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Mr. WHITEHOUSE. Madam President, I rise to speak about cybersecurity, but specifically about the cyber threat to our Nation's critical infrastructure. By critical infrastructure I mean the power grid that supplies electricity to our homes that keeps us warm in the winter and cool in the summer. I mean the financial services' processing systems that connect our ATMs to our accounts and move money around in our complex financial system. I mean the communications networks by which we talk and e-mail and text and message one another.
The men and women we have charged with our Nation's defense and we have confirmed in these roles in the Senate have repeatedly and consistently warned us about the danger of cyber attacks on this critical infrastructure. It provides power and light and heat, tracks and records financial transactions, allows communication and data transfer, keeps airlines safe in the air, controls our dams, and enables our commerce. The consequences of failure in these areas could be catastrophic. We must pay heed to these warnings about America's critical infrastructure as we consider cybersecurity legislation.
The administration has described this cyber threat in no uncertain terms. The Director of National Intelligence, James Clapper, has stated:
[I]t's clear from all that we've said [that] we all recognize we need to do something. ..... We all recognize this as a profound threat to this country, to its future, to its economy, to its very being.
Secretary of Defense Leon Panetta has warned:
The next Pearl Harbor we confront could very well be a cyber attack.
Secretary of Homeland Security Janet Napolitano has compared this threat to the September 11 attacks.
Prior to 9/11, there were all kinds of information out there that a catastrophic attack was looming. ..... The information on a cyberattack is at that same frequency and intensity and is bubbling at the same level, and we should not wait for an attack in order to do something.
Attorney General Holder stressed the urgency of responding to this threat in a recent Senate Judiciary Committee hearing. He said:
This a problem that we must address, our nation is otherwise at risk and to ignore this problem, to think it is going to go away runs headlong into all of the intelligence we have gathered, the facts we have been able to accrue which show that the problem is getting worse instead of getting better. There are more countries that are becoming more adept at the use of these tools, there are groups that are becoming more adept at the use of these tools, and the harm that they want to do to the United States and to our infrastructure through these means is extremely real.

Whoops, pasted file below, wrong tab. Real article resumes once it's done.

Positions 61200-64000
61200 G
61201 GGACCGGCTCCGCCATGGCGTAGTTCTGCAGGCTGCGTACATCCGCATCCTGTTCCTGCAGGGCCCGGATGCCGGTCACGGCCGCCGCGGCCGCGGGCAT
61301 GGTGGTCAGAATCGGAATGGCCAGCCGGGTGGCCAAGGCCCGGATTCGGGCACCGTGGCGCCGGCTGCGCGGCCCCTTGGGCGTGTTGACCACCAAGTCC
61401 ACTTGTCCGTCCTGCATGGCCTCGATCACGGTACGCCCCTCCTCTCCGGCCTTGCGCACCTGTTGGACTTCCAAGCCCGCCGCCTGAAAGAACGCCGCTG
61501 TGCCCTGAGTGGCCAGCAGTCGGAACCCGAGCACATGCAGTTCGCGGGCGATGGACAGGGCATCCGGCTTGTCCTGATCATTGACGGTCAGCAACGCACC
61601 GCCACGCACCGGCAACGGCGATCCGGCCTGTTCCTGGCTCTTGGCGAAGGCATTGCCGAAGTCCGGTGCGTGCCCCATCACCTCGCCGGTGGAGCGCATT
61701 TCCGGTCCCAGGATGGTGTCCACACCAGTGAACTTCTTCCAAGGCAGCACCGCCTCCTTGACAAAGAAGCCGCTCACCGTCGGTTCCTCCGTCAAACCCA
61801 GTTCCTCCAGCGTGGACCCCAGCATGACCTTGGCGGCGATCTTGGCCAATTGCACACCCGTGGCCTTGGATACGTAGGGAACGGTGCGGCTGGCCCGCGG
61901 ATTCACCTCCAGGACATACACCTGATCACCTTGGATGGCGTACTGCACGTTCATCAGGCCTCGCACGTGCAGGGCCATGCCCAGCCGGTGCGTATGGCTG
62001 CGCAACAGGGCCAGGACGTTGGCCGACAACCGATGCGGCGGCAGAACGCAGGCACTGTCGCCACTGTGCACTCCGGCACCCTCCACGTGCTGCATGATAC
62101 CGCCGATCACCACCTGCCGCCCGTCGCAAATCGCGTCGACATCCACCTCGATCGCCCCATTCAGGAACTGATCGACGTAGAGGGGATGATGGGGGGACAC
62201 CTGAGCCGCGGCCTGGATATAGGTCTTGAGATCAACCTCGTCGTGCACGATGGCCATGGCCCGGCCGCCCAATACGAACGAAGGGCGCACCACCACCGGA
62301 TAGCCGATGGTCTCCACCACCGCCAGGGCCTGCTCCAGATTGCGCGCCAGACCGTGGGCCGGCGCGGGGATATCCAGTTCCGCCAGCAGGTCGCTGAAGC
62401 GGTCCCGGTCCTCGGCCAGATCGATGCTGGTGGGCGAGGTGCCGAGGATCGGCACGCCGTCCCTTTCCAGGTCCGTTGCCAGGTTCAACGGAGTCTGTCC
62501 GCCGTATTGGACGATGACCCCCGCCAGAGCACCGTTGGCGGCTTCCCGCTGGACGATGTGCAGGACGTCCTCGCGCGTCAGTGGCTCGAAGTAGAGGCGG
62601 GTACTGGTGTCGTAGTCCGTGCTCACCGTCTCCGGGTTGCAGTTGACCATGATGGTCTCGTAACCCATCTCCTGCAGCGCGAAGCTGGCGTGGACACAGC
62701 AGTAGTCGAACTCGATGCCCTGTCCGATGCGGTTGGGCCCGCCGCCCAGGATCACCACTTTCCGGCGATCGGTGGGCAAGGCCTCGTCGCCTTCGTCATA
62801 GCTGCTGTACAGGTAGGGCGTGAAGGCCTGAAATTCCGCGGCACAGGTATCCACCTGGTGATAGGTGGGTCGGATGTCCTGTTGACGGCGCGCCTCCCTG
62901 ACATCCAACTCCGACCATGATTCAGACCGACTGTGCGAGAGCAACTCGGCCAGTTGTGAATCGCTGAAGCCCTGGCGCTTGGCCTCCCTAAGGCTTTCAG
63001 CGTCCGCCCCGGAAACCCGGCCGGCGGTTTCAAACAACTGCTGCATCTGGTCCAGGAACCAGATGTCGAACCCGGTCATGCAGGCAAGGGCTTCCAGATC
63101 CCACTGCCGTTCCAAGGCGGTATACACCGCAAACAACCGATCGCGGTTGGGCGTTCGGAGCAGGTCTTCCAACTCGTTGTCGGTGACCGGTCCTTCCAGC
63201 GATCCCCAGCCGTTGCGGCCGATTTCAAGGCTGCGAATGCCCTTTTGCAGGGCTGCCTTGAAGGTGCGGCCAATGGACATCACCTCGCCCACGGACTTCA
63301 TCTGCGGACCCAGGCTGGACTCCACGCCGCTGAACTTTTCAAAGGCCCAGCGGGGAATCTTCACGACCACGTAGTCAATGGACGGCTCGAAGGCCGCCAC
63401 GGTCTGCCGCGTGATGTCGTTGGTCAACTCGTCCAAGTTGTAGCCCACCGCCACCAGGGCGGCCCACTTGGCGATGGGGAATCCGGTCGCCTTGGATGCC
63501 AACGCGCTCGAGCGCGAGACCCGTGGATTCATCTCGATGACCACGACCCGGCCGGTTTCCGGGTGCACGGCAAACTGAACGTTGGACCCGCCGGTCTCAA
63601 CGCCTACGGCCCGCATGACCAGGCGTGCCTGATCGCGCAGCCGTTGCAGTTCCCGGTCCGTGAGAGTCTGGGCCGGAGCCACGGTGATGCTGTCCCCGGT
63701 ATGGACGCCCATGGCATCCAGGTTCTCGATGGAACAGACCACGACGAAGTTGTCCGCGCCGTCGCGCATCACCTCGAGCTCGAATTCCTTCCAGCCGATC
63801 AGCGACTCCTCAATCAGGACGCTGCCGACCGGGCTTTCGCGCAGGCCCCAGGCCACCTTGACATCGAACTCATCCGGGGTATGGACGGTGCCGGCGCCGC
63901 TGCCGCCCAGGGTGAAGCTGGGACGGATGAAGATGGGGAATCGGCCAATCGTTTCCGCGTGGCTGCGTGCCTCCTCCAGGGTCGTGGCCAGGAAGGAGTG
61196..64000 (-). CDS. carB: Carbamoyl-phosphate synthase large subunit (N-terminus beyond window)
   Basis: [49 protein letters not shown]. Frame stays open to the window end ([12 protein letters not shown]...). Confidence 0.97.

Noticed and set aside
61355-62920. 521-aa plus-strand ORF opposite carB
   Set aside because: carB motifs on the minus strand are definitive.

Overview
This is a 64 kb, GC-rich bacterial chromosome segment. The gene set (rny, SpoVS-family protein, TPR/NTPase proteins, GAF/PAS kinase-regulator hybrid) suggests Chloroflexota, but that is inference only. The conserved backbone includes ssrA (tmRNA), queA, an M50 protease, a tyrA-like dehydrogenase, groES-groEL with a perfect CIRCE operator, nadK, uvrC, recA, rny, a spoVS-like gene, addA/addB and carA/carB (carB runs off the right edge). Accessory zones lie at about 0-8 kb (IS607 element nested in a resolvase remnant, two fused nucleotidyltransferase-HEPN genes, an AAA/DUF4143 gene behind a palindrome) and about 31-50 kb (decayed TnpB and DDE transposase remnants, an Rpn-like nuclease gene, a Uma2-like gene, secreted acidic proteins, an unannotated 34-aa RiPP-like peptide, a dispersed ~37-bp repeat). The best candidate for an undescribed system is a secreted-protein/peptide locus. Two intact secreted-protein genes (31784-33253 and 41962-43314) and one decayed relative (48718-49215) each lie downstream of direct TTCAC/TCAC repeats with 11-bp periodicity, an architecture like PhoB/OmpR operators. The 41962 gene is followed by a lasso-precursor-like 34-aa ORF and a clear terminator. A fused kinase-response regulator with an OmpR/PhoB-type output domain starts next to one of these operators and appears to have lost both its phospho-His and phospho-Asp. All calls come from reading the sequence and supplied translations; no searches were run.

Chairman of the Joint Chiefs of Staff Martin Dempsey has warned that ``a cyber attack could stop society in its tracks.''
NSA Director and U.S. Cyber Commander GEN Keith Alexander, a four-star general, has stated:
We see this as something absolutely vital to the future of our country. Cybersecurity for government and critical infrastructure is key to the security of this Nation.
A recent report from the Department of Homeland Security found that companies which operate critical infrastructure have reported a sharp rise in cybersecurity incidents over the past 3 years. Companies reported 198 cyber incidents in 2011, up from 41 incidents in 2010, and just 9 in 2009. This may reflect that the private sector is just now beginning to catch on. It is unfortunate but true that the private sector cannot be counted on to respond to this growing challenge on its own.
As Deputy Secretary of Defense Ashton Carter has explained, and I quote again:
There is a market failure at work here. ..... Companies just aren't willing to admit vulnerability to themselves, or publicly to shareholders, in such a way as to support the necessary investments or lead their peers down a certain path of investment and all that would follow.
These were administration warnings, but the concerns are bipartisan. A wide range of national security experts from previous Republican administrations have echoed this alarm. Former Director of National Intelligence and NSA Director ADM Mike McConnell has said, and I quote:
The United States is fighting a cyber-war today, and we are losing. It's that simple.